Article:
This handler is called when the icecandidate event is fired. This event is sent when a RTCIceCandidate object is added to the script.

4

RTCPeerConnection.oniceconnectionstatechange

This handler is called when the iceconnectionstatechange event is fired. This event is sent when the value of iceConnectionState changes.

5

RTCPeerConnection.onidentityresult

This handler is called when the identityresult event is fired. This event is sent when an identity assertion is generated during the creating of an offer or an answer of via getIdentityAssertion().

6

RTCPeerConnection.onidpassertionerror

This handler is called when the idpassertionerror event is fired. This event is sent when the IdP (Identitry Provider) finds an error while generating an identity assertion.

7

RTCPeerConnection.onidpvalidation

This handler is called when the idpvalidationerror event is fired. This event is sent when the IdP (Identitry Provider) finds an error while validating an identity assertion.

8

RTCPeerConnection.onnegotiationneeded

This handler is called when the negotiationneeded event is fired. This event is sent by the browser to inform the negotiation will be required at some point in the future.

9

RTCPeerConnection.onpeeridentity

This handler is called when the peeridentity event is fired. This event is sent when a peer identity has been set and verified on this connection.

10

RTCPeerConnection.onremovestream

This handler is called when the signalingstatechange event is fired. This event is sent when the value of signalingState changes.

11

RTCPeerConnection.onsignalingstatechange

This handler is called when the removestream event is fired. This event is sent when a MediaStream is removed from this connection.

Methods

S.No. Methods & Description
1

RTCPeerConnection()

Returns a new RTCPeerConnection object.

2

RTCPeerConnection.createOffer()

Creates an offer(request) to find a remote peer. The two first parameters of this method are success and error callbacks. The optional third parameter are options, like enabling audio or video streams.

3

RTCPeerConnection.createAnswer()

Creates an answer to the offer received by the remote peer during the offer/answer negotiation process. The two first parameters of this method are success and error callbacks. The optional third parameter are options for the answer to be created.

4

RTCPeerConnection.setLocalDescription()

Changes the local connection description. The description defines the properties of the connection. The connection must be able to support both old and new descriptions. The method takes three parameters, RTCSessionDescription object, callback if the change of description succeeds, callback if the change of description fails.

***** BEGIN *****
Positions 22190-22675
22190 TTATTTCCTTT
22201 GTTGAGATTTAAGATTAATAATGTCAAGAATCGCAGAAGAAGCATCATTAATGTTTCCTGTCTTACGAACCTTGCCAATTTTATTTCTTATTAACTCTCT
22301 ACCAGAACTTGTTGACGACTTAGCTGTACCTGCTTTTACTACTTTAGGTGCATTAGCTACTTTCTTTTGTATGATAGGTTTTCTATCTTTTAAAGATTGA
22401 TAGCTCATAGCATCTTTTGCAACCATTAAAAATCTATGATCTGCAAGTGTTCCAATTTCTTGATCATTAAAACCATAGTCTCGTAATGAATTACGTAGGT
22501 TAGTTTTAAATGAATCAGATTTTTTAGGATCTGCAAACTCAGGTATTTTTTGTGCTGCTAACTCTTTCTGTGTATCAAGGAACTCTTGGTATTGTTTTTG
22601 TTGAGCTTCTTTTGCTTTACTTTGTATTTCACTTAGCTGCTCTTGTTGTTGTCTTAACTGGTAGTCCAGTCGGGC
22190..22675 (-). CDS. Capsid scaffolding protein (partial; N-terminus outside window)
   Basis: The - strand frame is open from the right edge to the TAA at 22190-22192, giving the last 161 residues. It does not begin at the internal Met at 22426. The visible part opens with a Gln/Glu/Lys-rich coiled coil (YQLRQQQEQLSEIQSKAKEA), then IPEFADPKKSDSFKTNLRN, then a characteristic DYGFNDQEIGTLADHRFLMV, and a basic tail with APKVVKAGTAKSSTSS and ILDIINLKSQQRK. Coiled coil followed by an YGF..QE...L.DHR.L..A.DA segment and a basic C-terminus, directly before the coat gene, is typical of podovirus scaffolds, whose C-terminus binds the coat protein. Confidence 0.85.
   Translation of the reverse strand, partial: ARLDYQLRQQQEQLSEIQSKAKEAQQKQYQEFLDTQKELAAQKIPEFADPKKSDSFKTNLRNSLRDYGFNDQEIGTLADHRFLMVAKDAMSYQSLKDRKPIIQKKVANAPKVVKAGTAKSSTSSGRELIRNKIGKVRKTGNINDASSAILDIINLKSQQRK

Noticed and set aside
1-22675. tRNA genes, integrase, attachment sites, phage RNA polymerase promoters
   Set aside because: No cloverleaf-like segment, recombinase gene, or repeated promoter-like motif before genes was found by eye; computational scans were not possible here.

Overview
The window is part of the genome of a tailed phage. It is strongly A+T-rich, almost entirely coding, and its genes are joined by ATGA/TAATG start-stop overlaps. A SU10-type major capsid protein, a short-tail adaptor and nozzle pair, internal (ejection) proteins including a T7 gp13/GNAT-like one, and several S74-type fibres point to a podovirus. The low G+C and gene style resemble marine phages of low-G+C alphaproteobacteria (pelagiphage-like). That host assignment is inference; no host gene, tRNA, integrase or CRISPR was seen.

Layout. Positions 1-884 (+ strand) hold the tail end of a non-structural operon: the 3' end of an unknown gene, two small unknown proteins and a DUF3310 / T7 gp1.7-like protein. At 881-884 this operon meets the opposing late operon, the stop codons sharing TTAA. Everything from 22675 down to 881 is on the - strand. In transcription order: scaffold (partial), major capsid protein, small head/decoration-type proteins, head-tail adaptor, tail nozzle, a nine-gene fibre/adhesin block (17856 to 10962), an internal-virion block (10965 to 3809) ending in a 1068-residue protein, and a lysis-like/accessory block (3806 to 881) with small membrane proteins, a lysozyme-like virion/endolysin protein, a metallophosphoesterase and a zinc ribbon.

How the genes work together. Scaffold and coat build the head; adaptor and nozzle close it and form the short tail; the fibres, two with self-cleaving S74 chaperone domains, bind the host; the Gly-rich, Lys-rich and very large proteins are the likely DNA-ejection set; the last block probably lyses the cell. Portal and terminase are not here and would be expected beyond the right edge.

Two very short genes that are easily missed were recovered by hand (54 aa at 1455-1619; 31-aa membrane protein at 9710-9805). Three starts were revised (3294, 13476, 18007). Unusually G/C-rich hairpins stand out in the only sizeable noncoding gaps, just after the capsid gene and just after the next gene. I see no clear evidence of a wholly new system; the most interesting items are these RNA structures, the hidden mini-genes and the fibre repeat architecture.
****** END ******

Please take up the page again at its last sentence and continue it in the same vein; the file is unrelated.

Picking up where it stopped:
5

RTCPeerConnection.setRemoteDescription()

Changes the remote connection description. The description defines the properties of the connection. The connection must be able to support both old and new descriptions. The method takes three parameters, RTCSessionDescription object, callback if the change of description succeeds, callback if the change of description fails.

6

RTCPeerConnection.updateIce()

Updates the ICE agent process of pinging remote candidates and gathering local candidates.

7

RTCPeerConnection.addIceCandidate()

Provides a remote candidate to the ICE agent.

8

RTCPeerConnection.getConfiguration()

Returns a RTCConfiguration object. It represents the configuration of the RTCPeerConnection object.

9

RTCPeerConnection.getLocalStreams()

Returns an array of local MediaStream connection.

10

RTCPeerConnection.getRemoteStreams()

Returns an array of remote MediaStream connection.

11

RTCPeerConnection.getStreamById()

Returns local or remote MediaStream by the given ID.

12

RTCPeerConnection.addStream()

Adds a MediaStream as a local source of video or audio.

13

RTCPeerConnection.removeStream()

Removes a MediaStream as a local source of video or audio.

14

RTCPeerConnection.close()

Closes a connection.

15

RTCPeerConnection.createDataChannel()

Creates a new RTCDataChannel.

16

RTCPeerConnection.createDTMFSender()

Creates a new RTCDTMFSender, associated to a specific MediaStreamTrack. Allows to send DTMF (Dual-tone multifrequency) phone signaling over the connection.

17

RTCPeerConnection.getStats()

Creates a new RTCStatsReport that contains statistics concerning the connection.

18

RTCPeerConnection.setIdentityProvider()

Sets the IdP. Takes three parameters − the name, the protocol used to communicate and an optional username.

19

RTCPeerConnection.getIdentityAssertion()

Gathers an identity assertion. It is not expected to deal with this method in the application. So you may call it explicitly only to anticipate the need.

Establishing a Connection

Now let's create an example application. Firstly, run the signaling server we created in the “signaling server” tutorial via “node server”.

There will be two text inputs on the page, one for a login and one for a username we want to connect to. Create an index.html file and add the following code −

<html lang = "en"> 
   <head> 
      <meta charset = "utf-8" /> 
   </head>
	
   <body> 
	
      <div>